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News-Journal Owner Halifax Media Buying New York Times’s 16 Regional Papers

| December 19, 2011

The Lakeland Ledger is one of the New York Times Regional Group's larger papers, being sold to Halifax Media, owner of the Daytona Beach news-Journal.

Last Updated: 5:11 p.m.

The New York Times confirmed today that Halifax Media Group, owner of the Daytona Beach News-Journal since 2010, is buying the 14 newspapers in The New York Times Regional Group. News of the sale was originally broken by Jim Romenesko, the long-time media blogger.

Five of the regional group’s newspapers are in Florida, including the Ledger in Lakeland, the Star-Banner in Ocala, the Gainesville Sun, the News-Chief in Winter Haven, and the Sarasota Herald Tribune. The 16 papers have a combined weekday circulation of 433,251 and 1,755 employees, according to the Times Company’s 2010 annual report. The regional group accounted for 11 percent of the company’s $2.4 billion revenue in 2010 (the New York Times itself generated 65 percent). But advertising revenue at the regional papers has been declining.

The acquisition would mean a significant change in journalistic and ideological culture for the Times group papers, most of which profess a centrist to liberal point of view. Halifax Media’s outlook, driven by Daytona Beach News-Journal Publisher Michael Redding, is staunchly conservative, with a heavy emphasis on business journalism friendliest to chamber of commerce interests.

“Goal No. 1,” Michael Redding, publisher of the News-Journal, wrote last spring in a recap of his first year at the helm of the paper, “was to regain the financial footing of the company. To be successful in that endeavor, it required we improve our products, including significantly increasing the amount of local news we consistently provide readers.” The paper, however, has generally kept to a visible newsprint diet since the economic collapse in Volusia and Flagler counties, where unemployment remains at 10 and 14 percent respectively and the real estate and construction industries, mainstays of the local economy until 2007, have not recovered.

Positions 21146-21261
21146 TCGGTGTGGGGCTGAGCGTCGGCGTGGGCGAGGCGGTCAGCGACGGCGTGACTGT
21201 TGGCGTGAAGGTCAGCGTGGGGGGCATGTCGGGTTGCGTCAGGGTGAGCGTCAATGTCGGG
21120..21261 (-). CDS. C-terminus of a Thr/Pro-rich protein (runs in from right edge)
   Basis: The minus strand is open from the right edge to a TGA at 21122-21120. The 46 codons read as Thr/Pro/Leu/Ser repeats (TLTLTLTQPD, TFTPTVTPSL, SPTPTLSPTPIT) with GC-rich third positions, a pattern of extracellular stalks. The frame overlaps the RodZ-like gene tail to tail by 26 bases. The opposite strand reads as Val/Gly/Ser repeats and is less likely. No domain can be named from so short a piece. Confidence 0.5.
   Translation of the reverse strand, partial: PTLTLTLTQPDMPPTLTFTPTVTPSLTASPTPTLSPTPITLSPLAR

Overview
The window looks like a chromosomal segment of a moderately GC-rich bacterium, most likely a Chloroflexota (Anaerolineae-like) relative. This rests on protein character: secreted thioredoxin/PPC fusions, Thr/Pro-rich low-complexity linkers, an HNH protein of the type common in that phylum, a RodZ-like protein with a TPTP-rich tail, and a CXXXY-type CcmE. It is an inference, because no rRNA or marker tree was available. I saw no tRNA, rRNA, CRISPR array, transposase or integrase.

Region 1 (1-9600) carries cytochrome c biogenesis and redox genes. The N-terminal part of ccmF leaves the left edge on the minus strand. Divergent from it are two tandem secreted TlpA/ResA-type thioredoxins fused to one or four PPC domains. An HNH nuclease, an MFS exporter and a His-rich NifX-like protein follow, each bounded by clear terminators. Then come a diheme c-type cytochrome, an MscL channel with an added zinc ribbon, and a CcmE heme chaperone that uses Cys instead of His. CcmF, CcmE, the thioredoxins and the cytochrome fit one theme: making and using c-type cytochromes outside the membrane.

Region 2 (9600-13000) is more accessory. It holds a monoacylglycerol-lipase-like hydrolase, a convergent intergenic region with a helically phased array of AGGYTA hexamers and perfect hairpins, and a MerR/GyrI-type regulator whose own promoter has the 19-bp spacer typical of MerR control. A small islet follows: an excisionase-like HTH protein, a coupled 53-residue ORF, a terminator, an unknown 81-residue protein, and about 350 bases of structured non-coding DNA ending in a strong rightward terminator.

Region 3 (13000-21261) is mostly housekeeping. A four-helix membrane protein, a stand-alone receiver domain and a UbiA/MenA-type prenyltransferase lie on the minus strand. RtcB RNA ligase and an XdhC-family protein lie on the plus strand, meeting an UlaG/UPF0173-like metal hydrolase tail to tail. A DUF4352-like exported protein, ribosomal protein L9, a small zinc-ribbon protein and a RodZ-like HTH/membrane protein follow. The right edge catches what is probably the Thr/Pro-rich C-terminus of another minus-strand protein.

“We also wanted to provide more profiles of local people and positive news,” Redding continued. That, the News-Journal has done, going as far as to mimic some of its local content in Flagler, and some of its visual designs, on those of the Palm Coast Observer, the community weekly distributed freely to thousands of driveways in Palm Coast. The paper’s circulation, meanwhile, has continued to fall (weekday circulation declined 4.5 percent year-over-year through September), as has that of all but a handful of papers in Florida and elsewhere.

The paper’s acquisition in the spring of 2010 was also preceded by 48 layoffs at the new ownership’s direction, capping three years of employee cuts that reduced the paper’s ranks by half, from about 800 in 2007.

Several New York Times Regional Group papers were reporting the sale on their website Monday, but not the News-Journal. Halifax Media itself had, apparently by mistake, not so much announced the sale on its website but presumed it when its About Us page listed its own properties as well as those of the regional group’s this morning. The page has since been taken down, and the site has been inaccessible most of the day.

The rumor at the News-Journal Friday had been that Redding was going to acquire a paper in South Florida. The rumor proved off target, but only geographically.

“They’re not telling us anything,” an employee at the News-Journal, who asked not to be identified for fear of reprisals, said. “It’s mind-boggling. They don’t have money for us but they go out and do this thing.”

Employees at the paper were nevertheless instructed to refer all calls to Pat Rice, the editor. Redding did not respond to a list of questions emailed earlier today.